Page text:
This is your basic legal position. I have more detailed advice for you in terms of the law on discrimination and what you have to show if you were to rely on it here, which I wish to discuss so please take a second to leave a positive rating for the service so far (by selecting 3, 4 or 5 stars) and I can continue with that and answer any further questions you may have. Don’t worry, there is no extra cost and leaving a rating will not close the question and we can continue this discussion. Thank you
Ooops sorry obviously posted the wrong response here...I will try again
yes you can contact the new cleaners to see if they would take yo on under TUPE but you cannot force anyone to do so - they can all reuse and if that happens then the only way is to take this to tribunal. In the section I posted it is 3(b)(i) that is relevant. In terms of taking this further, a new feature in the employment tribunal’s claims process is mandatory early conciliation with ACAS. This requires prospective claimants to notify ACAS and provide details of their intended claim and they would then try to negotiate between the claimant and respondent to seek out of court settlement in order to avoid having to take the claim to the tribunal. It is possible for the parties to refuse to engage in these negotiations, or that they are unsuccessful, in which case they would get permission to proceed with making the claim in the tribunal.
If negotiations are initiated and settlement is reached, then the claimant would agree not to proceed with the claim in return for the agreed financial settlement.
The conciliation procedure and the form to fill in can be found here:
In terms of the time limits within which a claim must be presented, the early conciliation process places a ‘stop’ on that and the time between notifying ACAS and them issuing permission to proceed with the claim would not count for the purposes of these time limits.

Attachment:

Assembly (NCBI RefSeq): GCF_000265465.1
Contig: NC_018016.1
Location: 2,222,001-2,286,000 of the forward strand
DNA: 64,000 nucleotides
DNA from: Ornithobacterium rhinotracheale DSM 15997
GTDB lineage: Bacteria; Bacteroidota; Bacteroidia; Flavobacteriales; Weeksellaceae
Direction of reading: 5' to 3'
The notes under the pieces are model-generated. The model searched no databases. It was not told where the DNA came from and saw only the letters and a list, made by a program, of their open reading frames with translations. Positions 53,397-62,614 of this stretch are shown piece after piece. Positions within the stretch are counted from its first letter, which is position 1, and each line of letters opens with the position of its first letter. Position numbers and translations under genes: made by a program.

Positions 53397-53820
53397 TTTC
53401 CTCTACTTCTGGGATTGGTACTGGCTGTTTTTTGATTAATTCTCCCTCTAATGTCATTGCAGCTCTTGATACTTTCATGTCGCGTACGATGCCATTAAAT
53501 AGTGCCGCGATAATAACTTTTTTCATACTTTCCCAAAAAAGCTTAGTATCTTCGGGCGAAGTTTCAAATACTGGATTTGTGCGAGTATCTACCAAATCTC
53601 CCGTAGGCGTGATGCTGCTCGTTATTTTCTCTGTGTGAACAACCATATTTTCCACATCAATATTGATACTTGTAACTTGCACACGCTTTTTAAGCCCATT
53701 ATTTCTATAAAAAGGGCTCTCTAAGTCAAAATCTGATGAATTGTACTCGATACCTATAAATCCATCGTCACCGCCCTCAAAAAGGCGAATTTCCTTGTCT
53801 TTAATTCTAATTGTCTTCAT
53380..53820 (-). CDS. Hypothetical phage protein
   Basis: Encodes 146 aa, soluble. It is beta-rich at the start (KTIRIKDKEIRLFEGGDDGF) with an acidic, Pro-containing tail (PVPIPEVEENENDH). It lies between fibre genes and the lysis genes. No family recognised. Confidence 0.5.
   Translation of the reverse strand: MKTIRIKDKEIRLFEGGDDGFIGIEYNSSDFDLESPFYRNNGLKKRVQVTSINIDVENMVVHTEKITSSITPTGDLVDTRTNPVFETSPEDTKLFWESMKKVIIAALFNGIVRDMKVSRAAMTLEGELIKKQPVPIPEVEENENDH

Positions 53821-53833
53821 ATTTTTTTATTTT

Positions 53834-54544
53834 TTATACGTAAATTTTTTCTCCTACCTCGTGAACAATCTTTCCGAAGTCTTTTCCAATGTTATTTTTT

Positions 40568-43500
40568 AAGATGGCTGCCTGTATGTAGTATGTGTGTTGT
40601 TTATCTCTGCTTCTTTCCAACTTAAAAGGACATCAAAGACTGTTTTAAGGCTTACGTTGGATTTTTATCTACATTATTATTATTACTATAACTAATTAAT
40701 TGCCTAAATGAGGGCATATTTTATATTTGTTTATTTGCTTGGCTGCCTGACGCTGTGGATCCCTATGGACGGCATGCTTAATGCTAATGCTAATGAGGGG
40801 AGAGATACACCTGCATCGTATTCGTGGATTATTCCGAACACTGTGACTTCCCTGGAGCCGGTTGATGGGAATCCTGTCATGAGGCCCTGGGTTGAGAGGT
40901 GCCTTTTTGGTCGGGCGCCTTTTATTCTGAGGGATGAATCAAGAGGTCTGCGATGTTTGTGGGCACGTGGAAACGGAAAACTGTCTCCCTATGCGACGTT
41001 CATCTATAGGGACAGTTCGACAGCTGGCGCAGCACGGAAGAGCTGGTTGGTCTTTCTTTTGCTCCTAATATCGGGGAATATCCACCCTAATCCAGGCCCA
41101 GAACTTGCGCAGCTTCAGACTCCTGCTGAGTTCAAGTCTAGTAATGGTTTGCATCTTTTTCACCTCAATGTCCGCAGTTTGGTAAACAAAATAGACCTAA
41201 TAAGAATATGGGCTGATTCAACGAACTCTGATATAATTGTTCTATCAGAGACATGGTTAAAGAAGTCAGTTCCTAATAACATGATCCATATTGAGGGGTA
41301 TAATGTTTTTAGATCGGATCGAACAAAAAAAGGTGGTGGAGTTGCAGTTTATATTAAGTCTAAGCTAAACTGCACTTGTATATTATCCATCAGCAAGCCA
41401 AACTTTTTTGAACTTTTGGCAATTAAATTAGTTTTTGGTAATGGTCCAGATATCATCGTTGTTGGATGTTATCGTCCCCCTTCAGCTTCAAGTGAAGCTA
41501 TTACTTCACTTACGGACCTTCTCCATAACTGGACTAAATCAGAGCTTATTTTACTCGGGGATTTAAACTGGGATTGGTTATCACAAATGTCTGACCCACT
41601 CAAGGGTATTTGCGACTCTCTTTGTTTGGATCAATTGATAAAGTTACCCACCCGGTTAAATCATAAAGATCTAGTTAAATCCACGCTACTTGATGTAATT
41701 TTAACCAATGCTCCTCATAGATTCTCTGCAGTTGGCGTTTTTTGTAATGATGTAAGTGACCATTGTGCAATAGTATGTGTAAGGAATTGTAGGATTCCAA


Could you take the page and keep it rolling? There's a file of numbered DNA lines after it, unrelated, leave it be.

Sorry my untentional typo it is of course ii, well spotted
Hi there, yes I can assist with the other query just raise it for my attention and I will deal with it. Going back to this query, if you are getting no answers from the company then you cannot force them to reply or deal with this. Instead your only option then becomes the legal route. In the circumstances I think you should pursue the notice period as per the steps I outlined above via the small claims court and when it comes to the TUPE issues you should contact ACAS to start the early conciliation process .
Hi where on the form does it say that please?
OK so are you enquiring about the Statutory Demand form (wasn't sure what form you were referring to, be it small claims court claim form, early conciliation form, stat demand form?)
You need to use Form 4.1 (available here: https://www.gov.uk/government/publications/statutory-demand-insolvency-form-41)
The form you used was for normal partnerships, a LLP is treated like a limited company and you use a different form
Hi it is the correct form why do you think it is not? This is the form to issue a statutory demand by an individual to a company (be it a limited company or an LLP). Form 6.1 is if you serve the stat demand on an individual
That is the whole point of a statutory demand - you are requiring them to pay you within 21 days otherwise you will petition to make them insolvent as a result of the debt
The likelihood is that the letter will be treated as termination with month's notice so you will only be able to claim for the difference, which is 2 months. You can claim damages but these are only limited to actual losses suffered as a result of the breach, so unless you can justify and evidence such losses, it would be just the difference in notice period. There should be loads of templates of such a letter online, a quick google search will get lots
Hi there, if you wish to continue this conversation please post a new question for my attention, we can only keep a question open for 7 days and it is over that now. Many thanks
No, I will still be able to refer to this conversation if needed